Matthew Davison works in IT, but in his spare time, he treks all over Tāmaki Makaurau photographing secret places of natural beauty.
When the pandemic put the kibosh on Davison's passion for travelling the world photographing live volcanoes, he turned his lens on some stunning local sights, including bioluminescence and rock formations.
In between lockdowns, Davison set out on a mission to find natural wonders in his own backyard which rivalled those he witnessed in far-flung places overseas.
The rare bioluminescent waves seen in Auckland are some of the best you'll find on the planet, Davison tells Kathryn Ryan.
"Basically what happens is because they only happen a few times every year, there's a really good people-powered social community group and whenever someone might be out walking the dog for example and they see it, they can quickly post and let everyone know."
"I always have my camera ready, my trusty smartphone as well, all ready to go, and it's just about literally dropping everything and jumping in the car and sometimes you can get an alert at 2am in the morning for example ... and hopefully, if you're lucky, the show will still be on.
"You get these beautiful waves rolling in that are lit up in these gorgeous neon blue colours. It's such an otherworldly, almost alien thing to see the ocean flashing and lighting up in the middle of the night."
The glow of bioluminescence is caused by the defence mechanism of algal blooms on the water, which light up when disturbed by waves or splashes, he says.
"When you have millions and millions of the algae, you can get the entire ocean as far as the eye can see lighting up all around you. Sometimes I've been the only one to see these shows, they can happen in the middle of the night when all of Auckland is fast asleep and I'm seeing one of the best shows in the world that's happening right here in Auckland."
Other stunning scenes Davison has captured include "alien-like structures" of fluted pinnacles, hot pools, glow worms, secret caves and a hidden constant sand-fall that goes over a cliff into the ocean,
"I've seen glow worms in caves in Auckland that rival some of our very best caves that we have around New Zealand.
"I have found caves that aren't documented, that are full of cobwebs and have no signs of anyone ever being in them so we do believe that there are certain caves that I've been in that no one else has ever been in before."
There's also an element of mystery to Davison's adventures, like the time he stumbled upon an incredible lake in a forest.
"That was almost glowing this fluro-green colour and it had this great big straight pine trees growing out of it as well.
"It was something really unusual but also I had a lot of questions around how does a lake even form like that, and so a lot of these places come with great mysteries as well because I try and establish and work out how they came to be and that one I still have a lot of question marks on."
But it's not easy to get to the places Davison has been to, and he deliberately keeps them secret to protect them from a potential flood of Instagrammers.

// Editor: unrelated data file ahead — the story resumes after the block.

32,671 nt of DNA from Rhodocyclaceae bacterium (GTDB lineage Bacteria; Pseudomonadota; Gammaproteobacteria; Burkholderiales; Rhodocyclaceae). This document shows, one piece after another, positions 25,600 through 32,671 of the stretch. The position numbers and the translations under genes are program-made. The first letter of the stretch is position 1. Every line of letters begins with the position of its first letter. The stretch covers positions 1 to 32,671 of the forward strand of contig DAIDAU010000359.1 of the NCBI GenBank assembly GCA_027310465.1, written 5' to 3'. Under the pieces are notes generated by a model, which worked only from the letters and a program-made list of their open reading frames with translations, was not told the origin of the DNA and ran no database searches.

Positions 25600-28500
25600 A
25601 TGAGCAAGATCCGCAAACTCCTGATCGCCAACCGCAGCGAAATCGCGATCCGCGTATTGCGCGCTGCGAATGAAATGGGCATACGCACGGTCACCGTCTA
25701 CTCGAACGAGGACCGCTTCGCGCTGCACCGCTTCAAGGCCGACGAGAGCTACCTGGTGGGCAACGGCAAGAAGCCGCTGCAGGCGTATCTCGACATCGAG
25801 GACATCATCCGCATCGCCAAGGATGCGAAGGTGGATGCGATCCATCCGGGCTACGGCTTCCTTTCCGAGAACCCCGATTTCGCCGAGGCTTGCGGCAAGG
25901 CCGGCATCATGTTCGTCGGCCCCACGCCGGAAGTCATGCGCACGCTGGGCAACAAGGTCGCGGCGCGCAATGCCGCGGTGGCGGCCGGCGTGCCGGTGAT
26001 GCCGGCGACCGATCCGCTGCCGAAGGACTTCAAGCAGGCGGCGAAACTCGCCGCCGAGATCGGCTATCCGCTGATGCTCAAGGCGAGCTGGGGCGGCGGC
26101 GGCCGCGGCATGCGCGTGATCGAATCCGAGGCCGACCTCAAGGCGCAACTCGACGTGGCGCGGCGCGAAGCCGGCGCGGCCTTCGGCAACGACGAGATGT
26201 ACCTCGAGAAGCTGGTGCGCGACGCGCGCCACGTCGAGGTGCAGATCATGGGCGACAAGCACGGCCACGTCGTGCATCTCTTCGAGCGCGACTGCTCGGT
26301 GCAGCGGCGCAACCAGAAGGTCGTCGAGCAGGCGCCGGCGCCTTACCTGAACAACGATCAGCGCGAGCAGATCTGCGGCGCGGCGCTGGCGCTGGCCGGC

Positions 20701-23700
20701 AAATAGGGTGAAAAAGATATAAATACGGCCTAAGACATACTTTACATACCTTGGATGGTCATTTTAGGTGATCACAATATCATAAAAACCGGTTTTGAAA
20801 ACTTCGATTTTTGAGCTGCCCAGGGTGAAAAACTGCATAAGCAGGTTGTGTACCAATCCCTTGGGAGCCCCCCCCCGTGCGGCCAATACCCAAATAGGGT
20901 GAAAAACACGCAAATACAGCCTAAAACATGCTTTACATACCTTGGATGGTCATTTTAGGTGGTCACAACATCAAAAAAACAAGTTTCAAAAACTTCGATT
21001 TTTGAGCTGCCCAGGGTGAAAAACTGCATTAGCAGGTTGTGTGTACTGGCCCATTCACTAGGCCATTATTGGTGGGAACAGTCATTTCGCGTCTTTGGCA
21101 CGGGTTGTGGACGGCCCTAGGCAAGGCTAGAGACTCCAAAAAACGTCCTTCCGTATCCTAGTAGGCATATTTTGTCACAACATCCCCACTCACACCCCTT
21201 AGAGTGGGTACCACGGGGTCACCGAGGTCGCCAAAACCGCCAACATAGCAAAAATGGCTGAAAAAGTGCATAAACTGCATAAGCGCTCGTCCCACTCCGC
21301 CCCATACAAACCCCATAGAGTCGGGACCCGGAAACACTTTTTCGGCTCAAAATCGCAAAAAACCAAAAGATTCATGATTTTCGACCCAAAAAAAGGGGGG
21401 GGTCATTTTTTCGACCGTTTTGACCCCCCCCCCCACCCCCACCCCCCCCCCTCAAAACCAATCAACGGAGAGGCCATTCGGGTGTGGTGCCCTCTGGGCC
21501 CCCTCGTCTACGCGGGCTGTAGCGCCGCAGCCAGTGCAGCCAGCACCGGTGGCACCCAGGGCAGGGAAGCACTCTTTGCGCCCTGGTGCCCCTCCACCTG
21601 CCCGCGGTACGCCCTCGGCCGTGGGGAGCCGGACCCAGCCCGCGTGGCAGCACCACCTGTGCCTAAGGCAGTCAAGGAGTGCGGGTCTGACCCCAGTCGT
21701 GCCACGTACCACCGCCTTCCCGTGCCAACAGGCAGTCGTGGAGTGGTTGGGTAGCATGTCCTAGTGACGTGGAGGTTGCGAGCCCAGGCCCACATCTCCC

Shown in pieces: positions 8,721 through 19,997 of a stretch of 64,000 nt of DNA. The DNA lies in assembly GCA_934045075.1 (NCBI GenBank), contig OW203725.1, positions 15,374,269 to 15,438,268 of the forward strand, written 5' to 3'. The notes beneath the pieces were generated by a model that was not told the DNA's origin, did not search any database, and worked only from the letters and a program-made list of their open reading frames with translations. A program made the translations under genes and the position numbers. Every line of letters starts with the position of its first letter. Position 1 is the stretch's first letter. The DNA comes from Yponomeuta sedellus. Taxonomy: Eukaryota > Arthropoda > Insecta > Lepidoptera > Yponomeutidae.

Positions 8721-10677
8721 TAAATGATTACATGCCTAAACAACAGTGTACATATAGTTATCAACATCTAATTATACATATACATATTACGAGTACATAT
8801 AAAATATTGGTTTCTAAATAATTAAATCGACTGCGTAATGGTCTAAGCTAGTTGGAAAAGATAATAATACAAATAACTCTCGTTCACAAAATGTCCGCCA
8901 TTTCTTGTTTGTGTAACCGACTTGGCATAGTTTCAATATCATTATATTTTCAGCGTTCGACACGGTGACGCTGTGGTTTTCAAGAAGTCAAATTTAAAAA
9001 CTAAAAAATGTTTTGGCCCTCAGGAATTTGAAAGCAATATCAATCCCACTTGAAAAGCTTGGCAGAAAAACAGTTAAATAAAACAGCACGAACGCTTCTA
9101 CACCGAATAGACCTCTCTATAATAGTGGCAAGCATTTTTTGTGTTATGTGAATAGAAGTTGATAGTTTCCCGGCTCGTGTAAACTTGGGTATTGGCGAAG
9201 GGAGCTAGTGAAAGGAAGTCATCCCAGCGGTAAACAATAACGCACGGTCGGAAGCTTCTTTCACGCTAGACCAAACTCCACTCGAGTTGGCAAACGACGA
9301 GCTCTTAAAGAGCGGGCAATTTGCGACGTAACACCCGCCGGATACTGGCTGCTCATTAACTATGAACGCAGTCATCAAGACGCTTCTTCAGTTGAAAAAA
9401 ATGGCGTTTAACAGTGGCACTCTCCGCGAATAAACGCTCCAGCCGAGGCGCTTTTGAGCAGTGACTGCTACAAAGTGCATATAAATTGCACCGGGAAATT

"I know I'm doing my job when Aucklanders are surprised or don't even believe me that these photos are taken in their own backyard and a lot of these places that I go to are quite fragile and obviously they're very hard to get to some of them. So, I don't necessarily want to tell the world and for them to turn it into the next Instagram spots."
The places he goes to aren't even recognisable on maps, and with no road or track access, he sometimes has had to resort to crawling through caves and wading through waist-deep mud just to get his shots.
Matthew Davison's tips for starting out as a nature photographer
Davison does own a Sony DSLR camera and has used it on some occasions, but says most of his shots are taken on his phone.
It's handy to carry, especially when navigating tough terrain, and just takes great pictures, he says.
"I think a lot of people are very surprised to see what I can actually capture through a smartphone. I use a Samsung smartphone, they've come such a long way and look, there's a lot of different things you can do.
"It's just about having a bit of patience, understanding some of the advanced settings on the camera apps, and I do also cheat a little bit because I end up taking hundreds and hundreds of shots of the same things and usually you might get one or two decent shots out of that."
Davison uses a GPS to map where he's been and to pick up again where he's left off.
"You'd be surprised, sometimes you can find these locations just 10 metres off the track and so a lot of the time I'll even do grid searching. Grid-searching is simply just following almost a straight line on a map and just literally seeing what's there, and I've found some amazing things through this process.
"It's obviously a bit tedious and not everyone's cup of tea, but I do find some really interesting hidden gems when I do this sort of hiking."
Lastly, he recommends trying to capture a subject that's not too common.
"It doesn't have to be a location, it could be something that is generally unique. Go and find that thing and spend time and capture it in a way that is very true to form around what you would see through the naked eye because I think people really appreciate it when they know what you're capturing is exactly what you'd see."
Matthew Davison also has a YouTube channel called Extreme Pursuit where he posts videos of his adventures.